Former Trinidad and Tobago national football team captain and Caribbean MVP, David Nakhid, lodged his appeal with the Lausanne-based Court of Arbitration for Sport (CAS) yesterday in a final effort to get back into the race for the 2016 FIFA presidential elections.
Nakhid, whose legal team is headed by attorney Jalal El-Mir, contends that the FIFA Ad-Hoc Electoral Committee is guilty of “a clear violation of the FIFA Electoral Regulations” by disqualifying him as a candidate for the top post in the global game.
The Electoral Committee declared, on October 28, that Nakhid’s candidacy was invalid since he failed to secure the five nominations necessary to compete. One of Nakhid’s nominations was disqualified since the proposer, United States Virgin Islands (USVI) president Hillaren Frederick, also nominated another candidate.
Nakhid contends that the nomination process was flawed and his case will be heard by CAS.
“I believe that a proper and impartial review by the CAS will reveal that my client is a serious and qualified contender who was treated unjustly,” said El-Mir, via a press statement. “We can only hope for a speedy hearing given the critical time-line for this special campaign.”
Nakhid’s spokesperson, Josanne Leonard, suggested that his appeal was further testimony of his commitment to change.
“Going to the Court of Arbitration for Sport is a statement of commitment by Nakhid to be a true agent for change, regardless of the challenges faced,” said Leonard. “This appeal action (yesterday) amplifies Nakhid’s commitment to fairness and transparency in the FIFA Electoral process and will be a positive action for the future.”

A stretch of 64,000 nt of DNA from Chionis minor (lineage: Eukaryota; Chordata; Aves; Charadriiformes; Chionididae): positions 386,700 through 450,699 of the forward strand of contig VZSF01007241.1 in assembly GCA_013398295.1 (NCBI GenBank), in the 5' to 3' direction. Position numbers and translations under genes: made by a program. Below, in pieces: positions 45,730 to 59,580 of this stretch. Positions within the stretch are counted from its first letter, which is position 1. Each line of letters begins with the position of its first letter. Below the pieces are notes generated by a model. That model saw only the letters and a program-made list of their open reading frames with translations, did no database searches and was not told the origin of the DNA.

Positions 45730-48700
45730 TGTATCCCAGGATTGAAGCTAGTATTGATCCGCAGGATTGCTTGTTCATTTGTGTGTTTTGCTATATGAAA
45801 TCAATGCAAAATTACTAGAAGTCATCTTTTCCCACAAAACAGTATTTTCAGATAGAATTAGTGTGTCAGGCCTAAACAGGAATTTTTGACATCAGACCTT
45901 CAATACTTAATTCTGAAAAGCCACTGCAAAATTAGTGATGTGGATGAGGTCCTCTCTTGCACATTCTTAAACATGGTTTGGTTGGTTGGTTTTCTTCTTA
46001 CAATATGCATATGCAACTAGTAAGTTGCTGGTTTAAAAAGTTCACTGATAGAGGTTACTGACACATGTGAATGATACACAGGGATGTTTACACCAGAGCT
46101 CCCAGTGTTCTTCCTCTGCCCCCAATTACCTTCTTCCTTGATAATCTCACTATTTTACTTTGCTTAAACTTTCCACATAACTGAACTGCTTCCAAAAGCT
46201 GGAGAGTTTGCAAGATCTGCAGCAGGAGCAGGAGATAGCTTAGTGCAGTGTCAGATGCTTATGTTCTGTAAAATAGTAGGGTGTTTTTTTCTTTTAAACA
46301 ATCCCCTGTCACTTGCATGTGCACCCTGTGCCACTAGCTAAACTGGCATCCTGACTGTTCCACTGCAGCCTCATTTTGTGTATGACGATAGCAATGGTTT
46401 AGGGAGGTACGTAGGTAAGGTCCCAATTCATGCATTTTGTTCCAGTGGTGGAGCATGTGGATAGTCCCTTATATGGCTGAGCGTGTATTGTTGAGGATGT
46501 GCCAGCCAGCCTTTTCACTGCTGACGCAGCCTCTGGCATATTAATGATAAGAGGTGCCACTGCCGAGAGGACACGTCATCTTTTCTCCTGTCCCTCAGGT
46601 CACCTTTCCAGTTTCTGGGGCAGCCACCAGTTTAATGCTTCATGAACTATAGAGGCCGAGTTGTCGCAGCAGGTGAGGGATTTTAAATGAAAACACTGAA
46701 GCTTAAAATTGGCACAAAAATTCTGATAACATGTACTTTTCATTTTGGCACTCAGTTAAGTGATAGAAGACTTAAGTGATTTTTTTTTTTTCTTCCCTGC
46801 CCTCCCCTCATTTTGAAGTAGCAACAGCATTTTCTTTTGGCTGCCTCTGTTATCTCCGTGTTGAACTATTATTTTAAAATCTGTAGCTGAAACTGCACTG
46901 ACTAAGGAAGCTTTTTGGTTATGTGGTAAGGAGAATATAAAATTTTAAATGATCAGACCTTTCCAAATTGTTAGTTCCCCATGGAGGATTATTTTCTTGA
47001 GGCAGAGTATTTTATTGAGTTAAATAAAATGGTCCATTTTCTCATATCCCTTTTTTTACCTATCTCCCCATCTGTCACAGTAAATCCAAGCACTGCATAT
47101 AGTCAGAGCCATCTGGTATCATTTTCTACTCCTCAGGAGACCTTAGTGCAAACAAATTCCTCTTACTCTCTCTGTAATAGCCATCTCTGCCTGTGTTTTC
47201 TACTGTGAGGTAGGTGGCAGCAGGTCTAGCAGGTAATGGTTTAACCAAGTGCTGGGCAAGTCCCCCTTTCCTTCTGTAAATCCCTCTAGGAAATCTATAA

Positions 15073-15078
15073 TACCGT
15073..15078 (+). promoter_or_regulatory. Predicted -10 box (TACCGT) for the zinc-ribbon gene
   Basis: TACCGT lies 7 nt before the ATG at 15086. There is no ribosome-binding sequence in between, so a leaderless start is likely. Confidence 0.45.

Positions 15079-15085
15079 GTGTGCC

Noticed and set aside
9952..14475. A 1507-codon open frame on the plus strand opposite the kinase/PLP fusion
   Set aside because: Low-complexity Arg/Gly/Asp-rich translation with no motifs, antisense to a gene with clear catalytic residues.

The CAS decision is expected within a few weeks.
FIFA makes provision for an appeal to CAS in its electoral rules and there is precedent for the body reversing or altering decisions by the world football body.
CAS previously overturned FIFA’s lifetime ban for 2011 presidential candidate, Mohamed Bin Hammam, and softened punishment meted out to Uruguay international star, Luis Suarez, at the 2014 World Cup.
Nakhid is not the only presidential hopeful on shaky ground either, as suspended UEFA president Michel Platini is awaiting the verdict of the FIFA Ethics Committee with regards to a suspect payment he received from incumbent Sepp Blatter in 2011. Blatter is also suspended.
Platini has been allowed to stand for FIFA president while he awaits the Ethics Committee’s decision.